Lately, House Republicans have held quite a few field hearings on their favorite subject: their contempt for the Affordable Care Act. Take a wild guess what these hearings have in common.
Several Arizona residents criticized the Affordable Care Act at a hearing Friday in Apache Junction, telling members of the U.S. House Committee on Oversight and Government Reform that they will be forced against their will to change health insurers.
Only Republican congressional members took part in the hearing, titled “ObamaCare Implementation, the Broken Promise: If You Like Your Current Plan You Can Keep It.” The only four witnesses invited to testify were residents who said they have been negatively affected by the new federal health-care program.
Audience members were not permitted to speak.
At least in theory, the point of a congressional hearing is for lawmakers to get additional information so they’re better able to craft sensible laws. That’s not, however, what Issa hopes to achieve – this was “an official congressional hearing” in which lawmakers effectively told the public what to believe, inviting hand-picked witnesses who agreed to tell Republicans what they wanted to hear.
And what about those in the audience who wanted to let federal lawmakers know that the law is working well for them and their families? They were not permitted to speak.
The local report added, “Issa said the committee is interested in hearing from those who have had positive experiences with the Affordable Care Act. He said anyone may submit testimony via e-mail.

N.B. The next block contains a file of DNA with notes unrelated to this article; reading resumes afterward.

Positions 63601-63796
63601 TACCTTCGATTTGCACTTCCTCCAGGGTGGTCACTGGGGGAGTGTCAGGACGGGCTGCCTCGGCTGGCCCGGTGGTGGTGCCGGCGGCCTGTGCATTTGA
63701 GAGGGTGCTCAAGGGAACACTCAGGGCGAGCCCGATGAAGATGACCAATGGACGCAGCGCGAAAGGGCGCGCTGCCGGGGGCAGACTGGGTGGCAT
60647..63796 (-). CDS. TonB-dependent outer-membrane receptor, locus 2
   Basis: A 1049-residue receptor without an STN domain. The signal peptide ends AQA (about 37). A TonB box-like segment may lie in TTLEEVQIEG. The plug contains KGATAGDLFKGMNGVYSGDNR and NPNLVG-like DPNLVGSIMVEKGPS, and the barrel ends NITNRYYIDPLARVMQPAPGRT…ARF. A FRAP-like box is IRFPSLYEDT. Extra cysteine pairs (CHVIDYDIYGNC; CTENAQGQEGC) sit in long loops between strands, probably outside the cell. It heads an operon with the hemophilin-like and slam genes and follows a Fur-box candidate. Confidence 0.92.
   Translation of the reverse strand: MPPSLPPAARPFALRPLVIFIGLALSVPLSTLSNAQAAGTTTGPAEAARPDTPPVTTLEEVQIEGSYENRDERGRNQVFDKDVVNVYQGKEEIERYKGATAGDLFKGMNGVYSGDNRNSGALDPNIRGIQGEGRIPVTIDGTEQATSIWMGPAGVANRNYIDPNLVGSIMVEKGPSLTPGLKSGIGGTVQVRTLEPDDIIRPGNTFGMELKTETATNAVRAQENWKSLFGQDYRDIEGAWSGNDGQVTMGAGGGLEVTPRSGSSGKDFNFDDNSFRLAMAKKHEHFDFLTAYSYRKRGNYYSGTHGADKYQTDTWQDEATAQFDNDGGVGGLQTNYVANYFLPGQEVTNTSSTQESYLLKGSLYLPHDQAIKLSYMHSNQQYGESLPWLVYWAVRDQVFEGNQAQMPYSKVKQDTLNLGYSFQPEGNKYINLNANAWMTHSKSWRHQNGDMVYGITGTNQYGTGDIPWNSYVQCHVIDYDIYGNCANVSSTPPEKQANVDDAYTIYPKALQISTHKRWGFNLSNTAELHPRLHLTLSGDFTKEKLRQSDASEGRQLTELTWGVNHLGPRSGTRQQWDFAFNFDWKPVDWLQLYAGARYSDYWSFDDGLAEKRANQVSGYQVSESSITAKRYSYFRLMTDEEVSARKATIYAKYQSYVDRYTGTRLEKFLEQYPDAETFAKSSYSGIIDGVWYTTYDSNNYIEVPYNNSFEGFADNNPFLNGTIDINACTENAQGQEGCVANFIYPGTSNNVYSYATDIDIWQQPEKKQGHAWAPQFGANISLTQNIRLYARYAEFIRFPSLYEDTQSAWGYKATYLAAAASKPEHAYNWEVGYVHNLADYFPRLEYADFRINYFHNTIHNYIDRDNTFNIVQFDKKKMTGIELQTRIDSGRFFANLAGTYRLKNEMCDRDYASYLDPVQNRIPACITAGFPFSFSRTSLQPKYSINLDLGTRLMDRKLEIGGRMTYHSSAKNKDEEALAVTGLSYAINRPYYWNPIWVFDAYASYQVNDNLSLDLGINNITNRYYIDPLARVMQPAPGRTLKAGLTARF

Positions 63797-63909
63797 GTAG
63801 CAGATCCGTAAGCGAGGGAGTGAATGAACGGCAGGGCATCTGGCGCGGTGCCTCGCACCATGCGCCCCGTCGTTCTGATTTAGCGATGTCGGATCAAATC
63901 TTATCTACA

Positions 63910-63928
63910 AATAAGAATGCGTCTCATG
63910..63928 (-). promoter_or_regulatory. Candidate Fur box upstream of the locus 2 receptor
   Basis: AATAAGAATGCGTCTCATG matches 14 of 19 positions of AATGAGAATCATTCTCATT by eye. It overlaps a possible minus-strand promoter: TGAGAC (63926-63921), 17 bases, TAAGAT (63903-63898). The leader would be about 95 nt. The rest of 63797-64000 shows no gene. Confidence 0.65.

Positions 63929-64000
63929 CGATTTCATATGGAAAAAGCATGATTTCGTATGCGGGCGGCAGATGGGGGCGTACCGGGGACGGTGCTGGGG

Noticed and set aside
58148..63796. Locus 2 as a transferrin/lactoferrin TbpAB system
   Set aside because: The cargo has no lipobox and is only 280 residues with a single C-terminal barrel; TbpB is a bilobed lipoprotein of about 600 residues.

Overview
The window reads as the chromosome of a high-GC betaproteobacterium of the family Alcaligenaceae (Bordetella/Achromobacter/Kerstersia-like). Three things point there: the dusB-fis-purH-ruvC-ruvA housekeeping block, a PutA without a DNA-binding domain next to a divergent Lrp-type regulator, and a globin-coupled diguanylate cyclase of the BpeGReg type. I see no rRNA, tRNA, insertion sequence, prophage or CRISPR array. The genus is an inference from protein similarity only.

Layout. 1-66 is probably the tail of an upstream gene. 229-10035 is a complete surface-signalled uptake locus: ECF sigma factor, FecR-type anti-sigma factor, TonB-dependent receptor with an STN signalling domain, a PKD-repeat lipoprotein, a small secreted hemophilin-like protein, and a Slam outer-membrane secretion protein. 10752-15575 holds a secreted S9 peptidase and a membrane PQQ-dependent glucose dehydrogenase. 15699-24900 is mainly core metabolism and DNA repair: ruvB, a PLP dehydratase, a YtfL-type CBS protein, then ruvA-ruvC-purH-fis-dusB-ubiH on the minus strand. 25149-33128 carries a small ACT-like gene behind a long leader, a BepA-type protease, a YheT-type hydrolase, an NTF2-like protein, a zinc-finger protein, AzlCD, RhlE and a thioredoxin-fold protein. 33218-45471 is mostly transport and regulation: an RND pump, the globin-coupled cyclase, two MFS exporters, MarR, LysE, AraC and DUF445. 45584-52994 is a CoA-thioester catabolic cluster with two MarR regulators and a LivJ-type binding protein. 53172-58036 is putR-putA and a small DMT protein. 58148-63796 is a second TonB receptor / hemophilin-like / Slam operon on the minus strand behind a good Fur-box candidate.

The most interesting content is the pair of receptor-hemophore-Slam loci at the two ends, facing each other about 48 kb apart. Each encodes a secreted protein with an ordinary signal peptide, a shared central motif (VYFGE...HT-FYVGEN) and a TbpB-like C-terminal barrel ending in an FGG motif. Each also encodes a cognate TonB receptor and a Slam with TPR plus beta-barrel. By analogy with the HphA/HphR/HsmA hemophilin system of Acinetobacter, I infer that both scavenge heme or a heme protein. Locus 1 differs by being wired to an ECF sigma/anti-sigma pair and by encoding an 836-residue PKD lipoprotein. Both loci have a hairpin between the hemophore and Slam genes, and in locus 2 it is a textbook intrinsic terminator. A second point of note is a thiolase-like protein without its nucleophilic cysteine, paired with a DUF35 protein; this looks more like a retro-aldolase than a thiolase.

This solemn regard for the employer as untouchable and beyond the realm of persuasion unless in violation of the law permeates the culture of American antipoverty efforts, with only a few exceptions. The most socially minded physicians and psychologists who treat malnourished children, for example, will advocate vigorously with government agencies to provide food stamps, health insurance, housing and the like. But when they are asked if they ever urge the parents’ employers to raise wages enough to pay for nutritious food, the doctors express surprise at the notion. First, it has never occurred to them, and second, it seems hopeless. Wages and hours are set by the marketplace, and you cannot expect magnanimity from the marketplace. It is the final arbiter from which there is no appeal.
So cold. I need this tonight.
I’m sad that so many people are reblobing this without a link to the source, which is an app for PC and Mac called Pixel Fireplace, by my friend Ted Martens. It’s a good app. You can roast pixel marshmallows in the pixel fireplace.